Friday, May 20, 2011

Dead Men Walking by Steve Lyons

When the necrons rise, a mining planet descends into a cauldron of war and the remorseless foes decimate the human defenders. Salvation comes in an unlikely form – the Death Korps of Kreig, a force as unfeeling as the Necrons themselves. When the two powers go to war, casualties are high and the magnitude of the destruction is unimaginable.

Gunthar Sorenson is a mine overseer, a mine of limited ambition and imagination, whose most outlandish achievement has been to date the planetary governor’s daughter, albeit in secret. So when one of his teams report finding something strange deep in a vein of ore, his curiosity is piqued; the governor’s daughter has spoken of rumours of such things, of strange constructs that powerful men have been whispering about. Thinking to curry some more favour with her, and perhaps her father, he descends into the mines to see this old, rune-marked thing for himself, never imagining the devastation that its discovery presages.

As the Necrons rise and the city falls, an Imperial Guard troopship is rerouted to the planet, bringing the famed Death Korps of Krieg into the fray. Notoriously stoic and fanatically devoted to life -and death- in service to the Emperor, it’s abundantly clear that winning hearts & minds isn’t on their agenda. As the war spreads and the world is torn apart, the story opens up, following the fate of Gunthar, his erstwhile flame as well the ageing commissar Costellin, assigned to the Death Korps.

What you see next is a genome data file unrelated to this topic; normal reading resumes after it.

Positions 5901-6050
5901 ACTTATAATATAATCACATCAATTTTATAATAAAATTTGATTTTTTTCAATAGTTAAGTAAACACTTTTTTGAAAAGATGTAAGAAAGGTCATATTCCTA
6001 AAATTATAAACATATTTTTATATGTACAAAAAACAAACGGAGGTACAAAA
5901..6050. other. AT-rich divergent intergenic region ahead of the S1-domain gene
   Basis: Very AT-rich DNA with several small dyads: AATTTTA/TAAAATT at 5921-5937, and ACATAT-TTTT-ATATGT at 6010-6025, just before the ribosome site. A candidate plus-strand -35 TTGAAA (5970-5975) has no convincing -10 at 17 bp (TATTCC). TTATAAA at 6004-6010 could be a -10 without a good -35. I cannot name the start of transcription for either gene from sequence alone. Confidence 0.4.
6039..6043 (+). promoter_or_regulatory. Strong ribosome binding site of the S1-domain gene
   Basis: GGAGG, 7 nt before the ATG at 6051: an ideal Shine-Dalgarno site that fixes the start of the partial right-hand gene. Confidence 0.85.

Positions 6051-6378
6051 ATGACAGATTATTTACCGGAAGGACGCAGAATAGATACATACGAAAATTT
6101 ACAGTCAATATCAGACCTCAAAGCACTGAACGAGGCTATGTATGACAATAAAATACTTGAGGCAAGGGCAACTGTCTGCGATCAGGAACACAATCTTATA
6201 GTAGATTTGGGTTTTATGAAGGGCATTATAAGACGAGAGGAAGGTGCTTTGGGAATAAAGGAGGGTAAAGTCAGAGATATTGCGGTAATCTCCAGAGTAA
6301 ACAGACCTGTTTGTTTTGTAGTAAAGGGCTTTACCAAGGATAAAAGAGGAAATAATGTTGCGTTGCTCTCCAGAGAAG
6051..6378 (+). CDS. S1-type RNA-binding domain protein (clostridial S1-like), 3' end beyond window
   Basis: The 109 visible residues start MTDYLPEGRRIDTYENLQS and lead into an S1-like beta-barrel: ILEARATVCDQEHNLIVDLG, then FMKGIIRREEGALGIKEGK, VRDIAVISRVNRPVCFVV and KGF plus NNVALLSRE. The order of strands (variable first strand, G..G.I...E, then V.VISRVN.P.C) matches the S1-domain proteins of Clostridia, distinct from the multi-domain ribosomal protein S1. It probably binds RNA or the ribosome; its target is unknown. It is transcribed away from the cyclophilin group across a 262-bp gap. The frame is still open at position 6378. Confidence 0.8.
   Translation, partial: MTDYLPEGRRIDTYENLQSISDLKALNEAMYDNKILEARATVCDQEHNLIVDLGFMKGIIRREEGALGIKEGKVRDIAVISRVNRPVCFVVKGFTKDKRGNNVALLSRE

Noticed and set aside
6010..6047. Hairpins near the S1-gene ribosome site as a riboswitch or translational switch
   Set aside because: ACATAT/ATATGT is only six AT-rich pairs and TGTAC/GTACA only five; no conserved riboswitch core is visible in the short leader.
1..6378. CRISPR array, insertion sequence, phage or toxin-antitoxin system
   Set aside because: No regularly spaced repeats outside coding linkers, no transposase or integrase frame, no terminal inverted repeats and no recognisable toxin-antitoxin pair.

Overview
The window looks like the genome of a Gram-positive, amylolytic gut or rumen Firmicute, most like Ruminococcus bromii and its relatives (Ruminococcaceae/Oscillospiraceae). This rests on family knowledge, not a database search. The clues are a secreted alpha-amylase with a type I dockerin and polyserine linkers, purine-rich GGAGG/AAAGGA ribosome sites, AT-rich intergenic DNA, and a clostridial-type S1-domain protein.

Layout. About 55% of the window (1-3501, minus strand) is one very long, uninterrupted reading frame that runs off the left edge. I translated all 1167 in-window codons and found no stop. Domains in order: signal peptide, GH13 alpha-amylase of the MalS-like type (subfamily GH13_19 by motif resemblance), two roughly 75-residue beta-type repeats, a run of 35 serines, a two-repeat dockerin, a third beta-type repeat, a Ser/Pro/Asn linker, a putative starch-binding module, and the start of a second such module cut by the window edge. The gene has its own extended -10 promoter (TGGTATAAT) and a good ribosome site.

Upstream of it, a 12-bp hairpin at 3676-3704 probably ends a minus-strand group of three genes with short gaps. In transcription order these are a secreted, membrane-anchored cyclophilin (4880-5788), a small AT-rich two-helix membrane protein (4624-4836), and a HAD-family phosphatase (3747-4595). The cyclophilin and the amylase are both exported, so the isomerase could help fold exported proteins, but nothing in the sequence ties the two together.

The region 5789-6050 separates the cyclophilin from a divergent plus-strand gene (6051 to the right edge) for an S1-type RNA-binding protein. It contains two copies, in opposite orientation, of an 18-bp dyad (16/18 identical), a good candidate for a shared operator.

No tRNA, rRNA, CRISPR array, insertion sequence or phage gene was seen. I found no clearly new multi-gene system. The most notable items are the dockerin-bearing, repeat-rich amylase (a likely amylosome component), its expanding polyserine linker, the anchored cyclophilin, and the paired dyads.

I liked the way Lyons opened up the story behind the Death Korps- not by trying to get under the skin of one their men so much, but via the metamorphosis of the PDF volunteers, notably Gunthar, who have the dubious honour of being trained by Death Korps personnel. Very interesting stuff indeed, especially as by this time X is a well established & sympathetic character. The Death Korps are the stars here, and are far more interesting than the Necrons, who don’t really seem to do much except react after their initial assault.

There’s little glory and as much hope in DMW, just a desperate, bloody war of attrition and a tragic twist that really brings life in the 41st millennium home.

You can read an extract here...

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